HELP & ADVICE
The rise of apps for healthcare - Therapy box
The digital healthcare market is thriving – and set to grow even more, with almost a dozen innovative apps signed up for VOOM 2018 so far, including the ATLAS Project.
Speech and language therapist Rebecca Bright MBE, founder of Therapy Box, a London-based SME created the app which uses machine-learning to diagnose and treat hidden communication disabilities.
Around one in 10 kids is affected by Developmental Language Disorders (DLDs), which often lead to isolation and poor academic performance; they’re more likely to drop out of school, and half of offenders in custody have communication problems of some sort.
The ATLAS Project app, still in development, will analyse a child’s speech to find out if she or he needs a referral to a specialist – saving a stack of therapist time. Rebecca describes how she wanted to stop children slipping through the net “by making initial detection and diagnosis easier. DLD is often called ‘the hidden disability’, and early intervention is hugely important as it has a significant knock-on effect on children’s lives. Our app listens to the child’s speech, analyses it and triggers a referral if necessary.”
Mother-of-two Rebecca, who bagged the Queen’s Award for Enterprise Innovation in 2014, says: “I’m lucky that I’ve been able to use my expertise as a speech and language therapist to build a business that creates apps to help people with disabilities such as motor neurone disease, stroke and autism. So far we’ve launched over 40 apps, which are used by people all over the world.”
One of them was Predictable, an app enabling mute sufferers of motor neurone disease to communicate via a machine that mimics their voice.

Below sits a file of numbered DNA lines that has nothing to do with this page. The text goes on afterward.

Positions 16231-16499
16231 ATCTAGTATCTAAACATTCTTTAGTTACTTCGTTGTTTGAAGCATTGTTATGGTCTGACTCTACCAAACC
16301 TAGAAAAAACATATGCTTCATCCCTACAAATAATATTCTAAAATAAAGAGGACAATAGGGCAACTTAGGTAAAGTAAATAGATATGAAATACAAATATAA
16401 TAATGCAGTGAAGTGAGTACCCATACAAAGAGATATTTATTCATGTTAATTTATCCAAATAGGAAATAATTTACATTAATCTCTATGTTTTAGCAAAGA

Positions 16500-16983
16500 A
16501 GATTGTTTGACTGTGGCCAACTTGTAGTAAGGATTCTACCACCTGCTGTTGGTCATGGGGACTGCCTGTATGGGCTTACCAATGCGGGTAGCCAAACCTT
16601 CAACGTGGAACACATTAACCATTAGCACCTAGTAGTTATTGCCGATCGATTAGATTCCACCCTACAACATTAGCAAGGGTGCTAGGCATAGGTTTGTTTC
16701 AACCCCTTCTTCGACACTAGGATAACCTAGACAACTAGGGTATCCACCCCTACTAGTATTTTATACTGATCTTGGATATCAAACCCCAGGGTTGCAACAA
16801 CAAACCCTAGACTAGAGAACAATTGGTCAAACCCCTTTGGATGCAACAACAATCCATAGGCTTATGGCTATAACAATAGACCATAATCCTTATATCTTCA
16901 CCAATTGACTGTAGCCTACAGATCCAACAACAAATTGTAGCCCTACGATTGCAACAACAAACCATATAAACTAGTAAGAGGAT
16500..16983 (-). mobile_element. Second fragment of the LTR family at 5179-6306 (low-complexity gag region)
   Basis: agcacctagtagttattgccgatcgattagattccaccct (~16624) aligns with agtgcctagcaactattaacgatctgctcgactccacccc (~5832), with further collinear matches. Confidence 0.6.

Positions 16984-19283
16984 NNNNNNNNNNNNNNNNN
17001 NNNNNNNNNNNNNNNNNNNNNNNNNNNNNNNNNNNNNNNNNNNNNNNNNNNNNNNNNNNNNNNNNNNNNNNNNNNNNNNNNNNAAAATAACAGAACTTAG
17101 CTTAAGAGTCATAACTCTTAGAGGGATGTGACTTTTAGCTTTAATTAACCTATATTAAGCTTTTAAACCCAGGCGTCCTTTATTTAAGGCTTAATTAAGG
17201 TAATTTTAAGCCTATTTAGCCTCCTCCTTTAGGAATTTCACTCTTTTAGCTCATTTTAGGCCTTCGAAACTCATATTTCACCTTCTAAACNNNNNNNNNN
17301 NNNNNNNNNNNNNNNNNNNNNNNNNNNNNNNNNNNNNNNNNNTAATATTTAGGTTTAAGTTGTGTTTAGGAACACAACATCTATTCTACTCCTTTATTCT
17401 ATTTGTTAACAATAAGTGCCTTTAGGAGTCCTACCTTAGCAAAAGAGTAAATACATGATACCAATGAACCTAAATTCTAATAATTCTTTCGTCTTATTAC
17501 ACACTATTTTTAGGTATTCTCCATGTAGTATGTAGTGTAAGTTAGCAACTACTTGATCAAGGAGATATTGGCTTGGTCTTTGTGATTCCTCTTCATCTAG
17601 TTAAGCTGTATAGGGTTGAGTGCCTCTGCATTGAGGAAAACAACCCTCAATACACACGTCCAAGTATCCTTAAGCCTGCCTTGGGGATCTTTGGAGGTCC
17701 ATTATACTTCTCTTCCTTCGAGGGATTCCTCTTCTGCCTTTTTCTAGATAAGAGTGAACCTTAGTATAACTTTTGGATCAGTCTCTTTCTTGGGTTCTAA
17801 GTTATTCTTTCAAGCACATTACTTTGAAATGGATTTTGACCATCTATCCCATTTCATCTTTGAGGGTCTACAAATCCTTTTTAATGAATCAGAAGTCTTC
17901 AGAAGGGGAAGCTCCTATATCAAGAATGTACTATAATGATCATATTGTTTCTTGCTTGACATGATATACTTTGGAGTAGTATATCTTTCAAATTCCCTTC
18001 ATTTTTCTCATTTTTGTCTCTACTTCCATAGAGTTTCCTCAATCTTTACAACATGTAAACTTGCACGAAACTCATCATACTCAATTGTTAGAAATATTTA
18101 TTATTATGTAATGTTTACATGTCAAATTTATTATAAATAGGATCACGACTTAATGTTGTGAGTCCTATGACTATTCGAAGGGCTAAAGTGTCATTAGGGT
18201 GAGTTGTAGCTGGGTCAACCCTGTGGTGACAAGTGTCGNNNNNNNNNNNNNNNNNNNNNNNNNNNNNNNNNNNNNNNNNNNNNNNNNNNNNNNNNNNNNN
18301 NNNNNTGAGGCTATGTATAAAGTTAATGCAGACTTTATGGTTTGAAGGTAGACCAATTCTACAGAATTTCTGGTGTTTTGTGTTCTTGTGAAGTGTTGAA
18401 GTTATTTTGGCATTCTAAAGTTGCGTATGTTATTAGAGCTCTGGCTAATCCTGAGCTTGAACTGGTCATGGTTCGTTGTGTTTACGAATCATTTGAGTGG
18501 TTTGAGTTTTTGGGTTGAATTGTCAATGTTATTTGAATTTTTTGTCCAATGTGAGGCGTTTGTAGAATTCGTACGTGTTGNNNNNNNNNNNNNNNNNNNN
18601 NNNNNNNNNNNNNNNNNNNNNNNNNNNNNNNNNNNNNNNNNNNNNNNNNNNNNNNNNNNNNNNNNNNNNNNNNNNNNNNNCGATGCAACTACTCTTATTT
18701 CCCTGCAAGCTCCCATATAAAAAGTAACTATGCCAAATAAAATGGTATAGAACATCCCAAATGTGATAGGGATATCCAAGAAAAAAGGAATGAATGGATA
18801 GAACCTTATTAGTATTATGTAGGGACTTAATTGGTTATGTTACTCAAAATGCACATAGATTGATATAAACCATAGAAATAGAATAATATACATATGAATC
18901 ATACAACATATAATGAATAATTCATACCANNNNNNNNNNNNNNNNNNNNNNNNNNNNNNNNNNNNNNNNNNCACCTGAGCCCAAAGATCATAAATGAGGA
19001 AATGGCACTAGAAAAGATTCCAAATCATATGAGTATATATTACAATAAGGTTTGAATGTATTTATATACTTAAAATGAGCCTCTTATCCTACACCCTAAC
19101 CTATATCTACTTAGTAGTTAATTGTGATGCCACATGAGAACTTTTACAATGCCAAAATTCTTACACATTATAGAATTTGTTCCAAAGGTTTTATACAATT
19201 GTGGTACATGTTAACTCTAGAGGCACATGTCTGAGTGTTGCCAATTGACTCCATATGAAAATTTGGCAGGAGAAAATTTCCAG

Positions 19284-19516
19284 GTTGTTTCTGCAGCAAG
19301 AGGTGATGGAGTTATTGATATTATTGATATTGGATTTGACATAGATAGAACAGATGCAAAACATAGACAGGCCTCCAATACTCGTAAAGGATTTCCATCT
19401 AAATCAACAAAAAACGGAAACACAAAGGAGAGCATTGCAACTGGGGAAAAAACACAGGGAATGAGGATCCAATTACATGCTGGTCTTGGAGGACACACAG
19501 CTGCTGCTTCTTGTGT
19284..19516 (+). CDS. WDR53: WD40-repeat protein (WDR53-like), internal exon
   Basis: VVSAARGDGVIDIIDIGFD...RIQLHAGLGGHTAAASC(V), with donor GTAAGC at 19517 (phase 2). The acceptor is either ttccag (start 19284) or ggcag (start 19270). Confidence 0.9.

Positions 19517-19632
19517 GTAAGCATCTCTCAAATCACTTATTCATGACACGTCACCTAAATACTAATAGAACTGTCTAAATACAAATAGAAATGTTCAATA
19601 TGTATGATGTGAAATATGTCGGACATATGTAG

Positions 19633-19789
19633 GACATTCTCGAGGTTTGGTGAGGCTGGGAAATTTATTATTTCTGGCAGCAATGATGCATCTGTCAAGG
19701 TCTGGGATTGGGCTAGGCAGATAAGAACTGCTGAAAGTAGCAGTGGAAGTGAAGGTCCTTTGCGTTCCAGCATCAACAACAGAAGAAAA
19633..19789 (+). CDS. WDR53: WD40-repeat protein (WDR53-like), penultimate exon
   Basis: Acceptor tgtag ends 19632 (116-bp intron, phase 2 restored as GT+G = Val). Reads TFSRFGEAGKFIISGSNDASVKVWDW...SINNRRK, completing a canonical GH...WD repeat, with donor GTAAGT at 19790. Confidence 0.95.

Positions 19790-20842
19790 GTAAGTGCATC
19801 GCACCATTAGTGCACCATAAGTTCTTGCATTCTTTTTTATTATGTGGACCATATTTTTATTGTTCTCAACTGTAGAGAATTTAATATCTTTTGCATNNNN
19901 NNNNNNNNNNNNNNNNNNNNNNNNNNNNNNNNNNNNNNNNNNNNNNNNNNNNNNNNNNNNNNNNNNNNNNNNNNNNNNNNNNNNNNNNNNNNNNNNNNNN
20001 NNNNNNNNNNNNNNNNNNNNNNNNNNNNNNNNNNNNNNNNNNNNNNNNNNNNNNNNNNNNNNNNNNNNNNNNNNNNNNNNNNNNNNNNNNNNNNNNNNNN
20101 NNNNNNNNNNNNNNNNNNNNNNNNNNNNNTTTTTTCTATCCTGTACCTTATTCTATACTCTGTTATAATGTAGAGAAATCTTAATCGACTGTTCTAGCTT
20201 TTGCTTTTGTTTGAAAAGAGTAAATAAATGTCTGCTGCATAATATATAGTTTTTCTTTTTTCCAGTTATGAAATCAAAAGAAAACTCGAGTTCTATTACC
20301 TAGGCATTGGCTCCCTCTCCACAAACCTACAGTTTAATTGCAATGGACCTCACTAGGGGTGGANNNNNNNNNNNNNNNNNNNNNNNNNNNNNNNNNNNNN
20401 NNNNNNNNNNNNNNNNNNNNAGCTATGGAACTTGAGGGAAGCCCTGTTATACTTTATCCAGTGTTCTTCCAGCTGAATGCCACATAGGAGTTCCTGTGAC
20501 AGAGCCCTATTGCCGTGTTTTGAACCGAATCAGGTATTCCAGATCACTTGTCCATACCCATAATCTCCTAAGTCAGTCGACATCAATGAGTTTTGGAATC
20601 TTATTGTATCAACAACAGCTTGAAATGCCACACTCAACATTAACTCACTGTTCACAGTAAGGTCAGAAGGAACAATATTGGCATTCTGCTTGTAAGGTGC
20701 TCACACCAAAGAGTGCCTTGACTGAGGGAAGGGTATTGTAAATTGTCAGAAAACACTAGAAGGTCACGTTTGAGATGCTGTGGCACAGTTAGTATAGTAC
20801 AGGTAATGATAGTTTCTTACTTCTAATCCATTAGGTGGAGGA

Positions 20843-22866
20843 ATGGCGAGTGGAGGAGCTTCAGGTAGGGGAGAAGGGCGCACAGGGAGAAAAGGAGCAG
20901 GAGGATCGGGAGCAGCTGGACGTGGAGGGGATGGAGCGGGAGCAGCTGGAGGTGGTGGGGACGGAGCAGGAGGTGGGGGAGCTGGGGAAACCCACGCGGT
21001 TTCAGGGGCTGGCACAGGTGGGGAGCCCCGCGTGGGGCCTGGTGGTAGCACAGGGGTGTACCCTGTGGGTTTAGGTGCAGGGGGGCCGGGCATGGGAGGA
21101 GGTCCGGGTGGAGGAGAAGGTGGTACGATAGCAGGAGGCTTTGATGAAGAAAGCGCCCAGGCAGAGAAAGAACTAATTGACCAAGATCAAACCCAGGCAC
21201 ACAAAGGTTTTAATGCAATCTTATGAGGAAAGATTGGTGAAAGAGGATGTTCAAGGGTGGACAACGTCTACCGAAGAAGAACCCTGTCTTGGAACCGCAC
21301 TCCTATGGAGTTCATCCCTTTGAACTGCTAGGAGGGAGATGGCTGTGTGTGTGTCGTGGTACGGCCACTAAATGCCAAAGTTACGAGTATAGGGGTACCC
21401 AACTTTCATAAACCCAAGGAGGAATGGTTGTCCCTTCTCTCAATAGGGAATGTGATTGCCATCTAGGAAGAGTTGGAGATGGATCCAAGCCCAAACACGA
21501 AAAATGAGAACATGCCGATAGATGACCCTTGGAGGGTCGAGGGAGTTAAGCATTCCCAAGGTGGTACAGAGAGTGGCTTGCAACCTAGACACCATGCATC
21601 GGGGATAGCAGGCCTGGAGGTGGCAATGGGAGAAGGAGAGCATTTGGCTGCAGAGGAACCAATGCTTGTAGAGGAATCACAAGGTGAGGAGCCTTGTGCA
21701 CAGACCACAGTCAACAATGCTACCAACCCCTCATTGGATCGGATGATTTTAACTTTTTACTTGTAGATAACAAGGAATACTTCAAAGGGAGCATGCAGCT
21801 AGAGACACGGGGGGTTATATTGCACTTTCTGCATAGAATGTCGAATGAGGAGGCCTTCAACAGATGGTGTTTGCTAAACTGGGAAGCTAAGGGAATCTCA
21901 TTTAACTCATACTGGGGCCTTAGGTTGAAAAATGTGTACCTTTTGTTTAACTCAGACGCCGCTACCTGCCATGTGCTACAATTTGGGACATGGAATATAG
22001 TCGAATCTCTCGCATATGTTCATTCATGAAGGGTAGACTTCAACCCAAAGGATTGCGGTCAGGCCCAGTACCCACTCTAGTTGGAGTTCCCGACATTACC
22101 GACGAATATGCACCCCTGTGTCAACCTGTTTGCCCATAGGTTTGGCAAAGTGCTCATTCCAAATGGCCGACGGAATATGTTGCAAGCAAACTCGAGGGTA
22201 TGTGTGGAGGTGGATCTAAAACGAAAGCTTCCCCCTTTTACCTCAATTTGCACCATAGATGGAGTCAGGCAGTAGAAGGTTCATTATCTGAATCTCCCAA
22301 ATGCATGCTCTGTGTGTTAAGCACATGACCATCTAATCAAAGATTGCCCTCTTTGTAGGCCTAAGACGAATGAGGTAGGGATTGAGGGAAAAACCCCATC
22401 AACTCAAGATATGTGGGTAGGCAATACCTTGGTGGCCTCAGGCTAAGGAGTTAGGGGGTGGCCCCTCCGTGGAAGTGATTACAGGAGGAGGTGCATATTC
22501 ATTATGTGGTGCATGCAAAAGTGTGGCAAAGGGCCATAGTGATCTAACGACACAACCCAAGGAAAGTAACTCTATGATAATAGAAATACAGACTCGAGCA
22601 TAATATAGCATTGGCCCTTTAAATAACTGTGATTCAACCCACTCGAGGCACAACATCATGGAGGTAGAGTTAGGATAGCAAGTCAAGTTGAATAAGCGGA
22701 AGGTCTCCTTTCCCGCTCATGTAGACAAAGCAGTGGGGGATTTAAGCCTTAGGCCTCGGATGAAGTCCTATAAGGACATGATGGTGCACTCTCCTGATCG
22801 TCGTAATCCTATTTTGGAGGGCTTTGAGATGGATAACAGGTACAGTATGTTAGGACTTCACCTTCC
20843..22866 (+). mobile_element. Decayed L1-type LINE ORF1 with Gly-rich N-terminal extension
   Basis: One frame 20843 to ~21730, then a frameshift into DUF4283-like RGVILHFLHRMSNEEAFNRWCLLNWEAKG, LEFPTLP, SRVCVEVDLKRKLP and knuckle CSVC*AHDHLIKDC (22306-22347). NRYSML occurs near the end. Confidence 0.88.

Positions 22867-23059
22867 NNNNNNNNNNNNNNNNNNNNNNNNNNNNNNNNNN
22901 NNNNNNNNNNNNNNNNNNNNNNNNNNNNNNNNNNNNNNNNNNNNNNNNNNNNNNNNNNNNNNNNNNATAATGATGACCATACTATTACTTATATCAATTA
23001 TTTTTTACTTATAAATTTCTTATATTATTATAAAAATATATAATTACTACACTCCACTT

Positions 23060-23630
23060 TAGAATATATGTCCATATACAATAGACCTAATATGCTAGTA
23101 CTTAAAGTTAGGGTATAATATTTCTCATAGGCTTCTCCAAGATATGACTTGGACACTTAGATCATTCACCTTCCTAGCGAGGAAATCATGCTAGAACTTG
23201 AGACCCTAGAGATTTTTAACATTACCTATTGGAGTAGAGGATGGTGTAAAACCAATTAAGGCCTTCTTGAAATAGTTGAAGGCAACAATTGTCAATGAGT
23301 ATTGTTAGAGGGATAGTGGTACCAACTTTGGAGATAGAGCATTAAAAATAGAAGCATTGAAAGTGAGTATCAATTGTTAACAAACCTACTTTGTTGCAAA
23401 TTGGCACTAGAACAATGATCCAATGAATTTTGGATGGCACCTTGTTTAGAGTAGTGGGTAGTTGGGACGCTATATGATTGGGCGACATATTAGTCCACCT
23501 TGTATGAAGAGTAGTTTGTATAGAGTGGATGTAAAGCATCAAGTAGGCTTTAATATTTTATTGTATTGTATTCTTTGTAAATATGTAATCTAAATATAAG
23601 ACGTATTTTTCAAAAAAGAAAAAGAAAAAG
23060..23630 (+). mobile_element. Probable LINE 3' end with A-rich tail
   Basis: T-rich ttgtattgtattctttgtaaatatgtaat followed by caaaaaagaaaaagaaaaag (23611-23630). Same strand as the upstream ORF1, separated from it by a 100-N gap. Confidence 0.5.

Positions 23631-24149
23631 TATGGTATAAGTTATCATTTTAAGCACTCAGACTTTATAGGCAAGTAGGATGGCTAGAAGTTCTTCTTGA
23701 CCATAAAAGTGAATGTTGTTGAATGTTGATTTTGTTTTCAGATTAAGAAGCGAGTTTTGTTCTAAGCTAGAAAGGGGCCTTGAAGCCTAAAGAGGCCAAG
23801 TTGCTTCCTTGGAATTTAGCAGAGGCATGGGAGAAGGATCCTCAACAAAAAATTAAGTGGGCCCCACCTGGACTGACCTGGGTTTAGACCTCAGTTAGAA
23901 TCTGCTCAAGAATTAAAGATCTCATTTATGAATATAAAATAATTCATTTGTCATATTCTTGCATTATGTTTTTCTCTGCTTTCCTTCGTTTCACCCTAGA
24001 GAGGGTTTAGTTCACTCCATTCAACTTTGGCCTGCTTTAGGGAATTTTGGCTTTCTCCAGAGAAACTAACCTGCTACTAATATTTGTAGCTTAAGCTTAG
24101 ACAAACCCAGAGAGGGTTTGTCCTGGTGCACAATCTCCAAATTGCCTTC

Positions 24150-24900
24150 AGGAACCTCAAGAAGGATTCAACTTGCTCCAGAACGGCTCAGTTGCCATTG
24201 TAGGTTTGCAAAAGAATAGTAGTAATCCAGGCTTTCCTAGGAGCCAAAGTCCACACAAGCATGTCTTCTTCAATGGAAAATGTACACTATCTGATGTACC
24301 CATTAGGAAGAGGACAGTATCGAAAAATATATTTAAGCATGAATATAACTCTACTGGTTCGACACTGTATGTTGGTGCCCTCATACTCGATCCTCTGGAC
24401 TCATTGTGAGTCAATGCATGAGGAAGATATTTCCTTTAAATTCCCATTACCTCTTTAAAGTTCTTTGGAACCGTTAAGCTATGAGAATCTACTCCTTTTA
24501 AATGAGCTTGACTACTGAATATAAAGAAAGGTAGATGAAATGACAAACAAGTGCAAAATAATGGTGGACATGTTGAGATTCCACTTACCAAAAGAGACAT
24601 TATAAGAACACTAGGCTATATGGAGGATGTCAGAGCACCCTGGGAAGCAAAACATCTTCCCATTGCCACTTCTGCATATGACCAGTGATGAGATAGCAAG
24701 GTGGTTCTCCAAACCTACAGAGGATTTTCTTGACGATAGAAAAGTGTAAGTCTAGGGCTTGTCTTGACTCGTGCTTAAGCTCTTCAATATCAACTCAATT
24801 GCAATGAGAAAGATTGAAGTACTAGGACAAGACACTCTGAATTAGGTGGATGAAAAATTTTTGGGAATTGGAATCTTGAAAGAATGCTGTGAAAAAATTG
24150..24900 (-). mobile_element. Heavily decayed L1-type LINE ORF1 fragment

Surveys carried out by the Royal College of Speech and Language therapists demonstrate how severely underfunded this portion of the NHS has become. Director of Research at Bristol Speech and Language Therapy Research Unit, Dr Yvonne Wren, has spoken of the need for technology to speed the screening process.
Dr Wren says: “The best way to determine the clinical needs of a child with DLD is to record them talking, transcribe what they’ve said and analyse the kind of language they’ve produced. The problem is it is very time consuming and current NHS resources don’t allow for it. This means we are making clinical decisions on incomplete, even inaccurate information. What we need is a tool that can do this automatically.”
With 20 employees in London, these are exciting times for Therapy Box.
Rebecca says: “VOOM 2018 is a great opportunity for us to raise our profile… Our focus for 2018/19 is on upskilling our machine-learning projects, and ensuring we are well-placed to be the world leader in machine learning in the speech and language arena – with a focus on using speech and acoustics to detect disease and disability.”